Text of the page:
Uni Classical—Dr. Jekyll and Mr. Hyde

by Sedgwick Clark

Is there anything new under the sun?

Last week I wrote in this space about Deutsche Grammophon’s new 13-CD release of Pierre Boulez’s complete works: “To the college student who discovered the Frenchman’s artistry soon after his classical-music ‘Eureka!’ moment with Stravinsky’s Le Sacre du printemps, this set comes as a shining example of the currently embattled recording industry’s good works.”

After a vantage point both in and out of the record business for over four decades, I shouldn’t have been surprised by the piece on Musical America’s website Tuesday (8/6) about the latest marketing scheme of DG’s sister label, Decca, under the Universal Music umbrella. Decca, you will recall, was the creator of the industry’s all-time best seller, “The Three Tenors,” as classy a crossover notion as ever conceived. It’s now about to be succeeded by releases of “Classical Music for Your Gay Wedding,” with a separate cover targeted for lesbians as well, “Classical Music for Dogs,” and “Classical Music for Driving,” with uptempo cuts such as “Ride of the Valkyries” aimed specifically at truck drivers and sold at truck stops.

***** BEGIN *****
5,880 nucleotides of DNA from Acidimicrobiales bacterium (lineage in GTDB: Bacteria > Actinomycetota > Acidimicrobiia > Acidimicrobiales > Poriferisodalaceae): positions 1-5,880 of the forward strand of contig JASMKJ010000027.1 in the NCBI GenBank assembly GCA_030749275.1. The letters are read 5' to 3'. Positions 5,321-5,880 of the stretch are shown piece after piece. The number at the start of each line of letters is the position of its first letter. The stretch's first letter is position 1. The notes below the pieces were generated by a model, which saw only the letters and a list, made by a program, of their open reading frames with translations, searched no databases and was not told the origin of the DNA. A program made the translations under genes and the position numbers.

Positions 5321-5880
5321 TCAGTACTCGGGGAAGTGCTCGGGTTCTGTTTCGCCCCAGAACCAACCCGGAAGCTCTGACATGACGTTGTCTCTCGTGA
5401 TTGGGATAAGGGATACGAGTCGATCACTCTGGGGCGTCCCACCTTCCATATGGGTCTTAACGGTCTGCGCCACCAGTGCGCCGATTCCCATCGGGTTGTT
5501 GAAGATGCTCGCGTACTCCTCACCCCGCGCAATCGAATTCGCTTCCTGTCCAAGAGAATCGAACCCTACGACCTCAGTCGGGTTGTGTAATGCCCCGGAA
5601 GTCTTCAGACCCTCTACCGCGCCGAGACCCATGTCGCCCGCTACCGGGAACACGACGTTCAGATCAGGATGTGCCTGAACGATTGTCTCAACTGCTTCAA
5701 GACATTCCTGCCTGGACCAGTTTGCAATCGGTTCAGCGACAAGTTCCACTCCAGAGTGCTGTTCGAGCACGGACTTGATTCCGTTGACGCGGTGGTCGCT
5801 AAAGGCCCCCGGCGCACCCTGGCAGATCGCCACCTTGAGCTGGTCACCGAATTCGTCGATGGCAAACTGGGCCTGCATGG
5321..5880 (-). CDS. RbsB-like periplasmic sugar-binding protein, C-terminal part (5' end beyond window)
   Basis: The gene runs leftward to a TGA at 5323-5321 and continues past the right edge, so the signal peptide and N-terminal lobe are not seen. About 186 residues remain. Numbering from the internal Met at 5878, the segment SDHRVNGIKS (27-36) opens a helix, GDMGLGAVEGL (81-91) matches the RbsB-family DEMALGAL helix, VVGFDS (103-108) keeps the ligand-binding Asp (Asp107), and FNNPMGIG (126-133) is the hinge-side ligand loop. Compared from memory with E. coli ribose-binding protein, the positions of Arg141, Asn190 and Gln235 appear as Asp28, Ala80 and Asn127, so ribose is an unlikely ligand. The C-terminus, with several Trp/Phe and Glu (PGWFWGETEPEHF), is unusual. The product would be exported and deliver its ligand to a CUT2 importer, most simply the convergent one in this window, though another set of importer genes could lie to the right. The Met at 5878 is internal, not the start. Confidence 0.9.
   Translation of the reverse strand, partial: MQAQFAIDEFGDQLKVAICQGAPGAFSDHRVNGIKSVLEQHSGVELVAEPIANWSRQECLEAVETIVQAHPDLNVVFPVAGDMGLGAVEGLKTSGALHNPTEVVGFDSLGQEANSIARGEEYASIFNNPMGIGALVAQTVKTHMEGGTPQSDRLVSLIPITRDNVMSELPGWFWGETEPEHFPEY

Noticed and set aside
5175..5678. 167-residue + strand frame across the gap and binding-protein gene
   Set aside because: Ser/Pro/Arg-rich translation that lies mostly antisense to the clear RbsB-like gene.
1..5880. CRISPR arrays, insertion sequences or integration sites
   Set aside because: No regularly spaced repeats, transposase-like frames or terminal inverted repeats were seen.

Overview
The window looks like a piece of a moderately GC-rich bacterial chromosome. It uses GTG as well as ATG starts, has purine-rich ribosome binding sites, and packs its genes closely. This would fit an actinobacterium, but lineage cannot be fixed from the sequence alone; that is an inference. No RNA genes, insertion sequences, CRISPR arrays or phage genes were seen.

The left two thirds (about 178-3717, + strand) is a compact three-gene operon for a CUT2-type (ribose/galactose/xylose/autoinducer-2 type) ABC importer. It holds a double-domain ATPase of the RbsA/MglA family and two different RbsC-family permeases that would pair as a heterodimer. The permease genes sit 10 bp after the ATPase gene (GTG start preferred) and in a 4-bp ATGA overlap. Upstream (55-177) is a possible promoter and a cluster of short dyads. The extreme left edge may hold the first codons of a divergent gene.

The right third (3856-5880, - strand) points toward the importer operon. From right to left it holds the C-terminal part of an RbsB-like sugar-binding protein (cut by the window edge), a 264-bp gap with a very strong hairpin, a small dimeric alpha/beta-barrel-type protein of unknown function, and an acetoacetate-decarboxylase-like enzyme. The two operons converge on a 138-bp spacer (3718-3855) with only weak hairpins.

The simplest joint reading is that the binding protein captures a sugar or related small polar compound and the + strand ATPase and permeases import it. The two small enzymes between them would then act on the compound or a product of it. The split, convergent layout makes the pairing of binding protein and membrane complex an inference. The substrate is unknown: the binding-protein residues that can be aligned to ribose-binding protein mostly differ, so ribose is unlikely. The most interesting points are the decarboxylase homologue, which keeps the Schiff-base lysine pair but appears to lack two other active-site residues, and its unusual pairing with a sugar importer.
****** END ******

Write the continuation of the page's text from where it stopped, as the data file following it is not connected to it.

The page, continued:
The Gay Wedding CD got me thinking, and I e-mailed my old friend Kevin Copps, Senior V-P at Atlantic Classics back in the gay-90s, who recalled his company’s own best-selling effort: “hey, what a great idea—i wish we had thought of something like that. oh, wait, we did—20 years ago. today we’d probably be a bit, shall we say, ballsier, and call it something like, ‘my big queer gay wedding,’ but so-called gay marketing seems so passé now that it probably wouldn’t kindle our imaginations. the cover’s a yawn, btw, such a dated and nigh-straight aesthetic, though i suppose the ‘mainstreaming’ of gay weddings is a progressive indicator. in any case, our models were way hotter.”